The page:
by Regional Resources Centre for Folk Performing Arts in Udupi .
Written in English
|Statement||U.P. Upadhyaya, Susheela P. Upadhyaya.|
|Contributions||Upadhyaya, Susheela P., Regional Resources Centre for Folk Performing Arts (Karnataka, India)|
|LC Classifications||BL2015.R48 U63 2002|
|The Physical Object|
|Pagination||viii, 120 p.,  p. of plates :|
|Number of Pages||120|
|LC Control Number||2003306079|
CiteSeerX - Document Details (Isaac Councill, Lee Giles, Pradeep Teregowda): Tulu is the language spoken in Dakshina Kannada district, the coastal region of Karnataka state of South India, which is also traditionally known as Tulunadu (the Tuluva region). Since the language functions as a powerful medium of folk expression in this region, oral literature in Tulu is abundant and varied. The ancient Tulu nadu extended from Gokarna in the north, all along coastal Karnataka up to Kasargod in the south. This included both coastal Uttara Kannada district as well as all of Dakshina Kannada district. Over many centuries the principal language of Tulu nadu was Tulu. Organizing Text-Performance-Documentation and Reconstruction of rare Folk Performing is our second creative programme for preserving ancient culture by documenting. Coastal Karnataka has a rich oral literature and folk dances. They relate to the life and culture of the region and are inextricably linked with the tradition and. In normal times Buntwal is referred to as the rice bowl of the Karnataka coast, repository of coastal culture, folk theatre and performing arts and a vibrant agrarian society.
Culture Garadi. The coastal regions of Karnataka and Kerala had a very active martial-arts tradition, and many Billava families still continue this tradition. This helped them develop a community identity. They built Garadis similar to Kalaris in Kerala in honour of their folk heroes Koti and Chennayya. Folk Dances of Karnataka. Folk dances are dances that are developed by people that reflect the life of the people of a certain country or term “folk dance” is reserved for dances which are to a significant degree bound by tradition and originated in the times when the distinction existed between the dances of “common folk” and the dances of the high society. Bunt (/ ˈ b ʌ n t /) is an Indian community, who traditionally inhabit the coastal districts of Karnataka. With agrarian origins, Bunts had a martial background and are the landed gentry of the region. The Bunts today are a largely urbanised community. The traditional folk arts cover the entire gamut of music, dance, drama, storytelling by itinerant troupes, etc. Yakshagana, a classical folk play, is one of the major theatrical forms of coastal Karnataka. Contemporary theatre culture in Karnataka is one of the most vibrant in India with organizations like Ninasam, Ranga Shankara and Rangayana.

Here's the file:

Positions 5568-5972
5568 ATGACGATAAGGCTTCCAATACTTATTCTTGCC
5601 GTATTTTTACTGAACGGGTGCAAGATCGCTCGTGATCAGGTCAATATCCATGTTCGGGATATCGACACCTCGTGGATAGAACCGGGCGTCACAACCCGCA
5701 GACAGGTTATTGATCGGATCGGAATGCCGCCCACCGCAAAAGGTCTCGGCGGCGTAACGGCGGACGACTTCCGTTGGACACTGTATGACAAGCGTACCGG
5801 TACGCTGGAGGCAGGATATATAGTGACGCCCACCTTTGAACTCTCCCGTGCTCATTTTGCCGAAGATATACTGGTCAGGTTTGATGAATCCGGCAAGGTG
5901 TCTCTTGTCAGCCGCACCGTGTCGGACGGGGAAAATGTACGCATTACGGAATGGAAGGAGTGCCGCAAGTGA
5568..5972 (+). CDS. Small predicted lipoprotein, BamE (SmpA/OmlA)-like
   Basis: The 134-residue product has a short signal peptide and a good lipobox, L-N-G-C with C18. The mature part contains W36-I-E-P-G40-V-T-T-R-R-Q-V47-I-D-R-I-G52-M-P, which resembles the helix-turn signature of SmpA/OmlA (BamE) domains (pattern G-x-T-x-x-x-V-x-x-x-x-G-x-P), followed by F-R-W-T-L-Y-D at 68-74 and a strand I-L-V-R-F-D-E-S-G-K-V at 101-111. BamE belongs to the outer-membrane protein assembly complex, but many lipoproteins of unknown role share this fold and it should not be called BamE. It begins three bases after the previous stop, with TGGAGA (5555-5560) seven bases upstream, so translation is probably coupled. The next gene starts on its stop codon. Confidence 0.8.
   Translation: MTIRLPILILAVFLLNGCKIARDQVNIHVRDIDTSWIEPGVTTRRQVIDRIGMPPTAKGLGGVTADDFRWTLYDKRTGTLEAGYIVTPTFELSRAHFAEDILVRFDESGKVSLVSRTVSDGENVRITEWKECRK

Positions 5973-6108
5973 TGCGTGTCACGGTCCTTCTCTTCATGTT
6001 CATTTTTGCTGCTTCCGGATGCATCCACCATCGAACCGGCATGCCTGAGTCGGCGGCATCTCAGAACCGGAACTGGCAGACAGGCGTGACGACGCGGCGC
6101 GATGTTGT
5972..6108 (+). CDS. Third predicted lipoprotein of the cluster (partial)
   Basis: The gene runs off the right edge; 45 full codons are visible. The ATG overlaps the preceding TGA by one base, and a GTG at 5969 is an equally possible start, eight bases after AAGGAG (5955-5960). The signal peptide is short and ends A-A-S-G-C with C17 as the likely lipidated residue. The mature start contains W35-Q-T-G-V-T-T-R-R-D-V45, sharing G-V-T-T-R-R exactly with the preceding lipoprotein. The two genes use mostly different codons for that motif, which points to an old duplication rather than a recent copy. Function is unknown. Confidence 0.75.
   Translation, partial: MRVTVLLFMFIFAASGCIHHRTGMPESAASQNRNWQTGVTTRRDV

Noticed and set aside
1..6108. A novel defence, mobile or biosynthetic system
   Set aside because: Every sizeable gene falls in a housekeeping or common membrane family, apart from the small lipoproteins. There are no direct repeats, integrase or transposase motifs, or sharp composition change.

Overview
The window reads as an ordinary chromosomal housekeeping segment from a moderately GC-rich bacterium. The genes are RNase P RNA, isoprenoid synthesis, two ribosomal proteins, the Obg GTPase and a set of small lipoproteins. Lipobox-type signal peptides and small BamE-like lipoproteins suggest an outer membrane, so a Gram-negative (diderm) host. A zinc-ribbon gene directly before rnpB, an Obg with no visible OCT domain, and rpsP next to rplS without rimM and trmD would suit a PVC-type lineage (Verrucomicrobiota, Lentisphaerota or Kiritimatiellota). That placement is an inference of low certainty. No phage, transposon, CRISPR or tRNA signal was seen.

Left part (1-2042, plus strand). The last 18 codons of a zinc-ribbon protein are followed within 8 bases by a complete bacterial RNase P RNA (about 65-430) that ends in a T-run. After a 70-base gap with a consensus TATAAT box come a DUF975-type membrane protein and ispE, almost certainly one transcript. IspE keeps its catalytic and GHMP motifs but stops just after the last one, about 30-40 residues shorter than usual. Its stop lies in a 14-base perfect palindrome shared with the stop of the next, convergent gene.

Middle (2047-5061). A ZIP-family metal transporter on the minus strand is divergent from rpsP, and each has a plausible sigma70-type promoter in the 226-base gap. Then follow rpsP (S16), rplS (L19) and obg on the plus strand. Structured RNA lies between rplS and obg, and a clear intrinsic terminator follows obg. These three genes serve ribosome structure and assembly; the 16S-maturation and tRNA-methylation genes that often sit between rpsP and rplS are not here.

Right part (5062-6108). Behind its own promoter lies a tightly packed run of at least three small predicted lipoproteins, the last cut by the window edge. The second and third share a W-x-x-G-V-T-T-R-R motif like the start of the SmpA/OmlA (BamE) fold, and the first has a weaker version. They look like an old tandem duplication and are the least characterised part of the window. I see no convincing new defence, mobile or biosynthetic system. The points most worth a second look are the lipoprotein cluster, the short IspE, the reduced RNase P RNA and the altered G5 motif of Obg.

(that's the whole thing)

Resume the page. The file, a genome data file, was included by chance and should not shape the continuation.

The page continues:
This folklore is the storehouse of the rich historical legacy of the Tulu speaking people. The folkloristic compositions of the region narrate the stories of the cultural heroes and heroines of the Tululvas-their sacrifices and tribulations, hence, scholars from India and abroad have shown keen intrest in studying the Tulu folk culture. Atidonji dina, a festival of Tuluva culture, food and tradition organised by the Pilikula Nisargadhama, Karnataka Tulu Sahitya Academy, Mangalore Taluk Mahila Mandalagala Okkoota and Kannada and. In most of the Tuluva families in coastal region a ritual of ‘Aatida Agel’ a kind of tradition (Remembering the late members of the family) is being performed on the day of ‘Aatida Amavase’ to please the souls of deceased members of the family. Hence the region is referred to as “Parashurama Srishti.” Visits to seven well-known temples of Parashurama kshetra (Tulu Nadu) will bring countless blessings to the devotees. The seven temples all nestled in the coastal Karnataka are in Udupi, Kolluru, Subramanya, Gokarna, Kumbasi, Koteshvara and Shankaranarayana.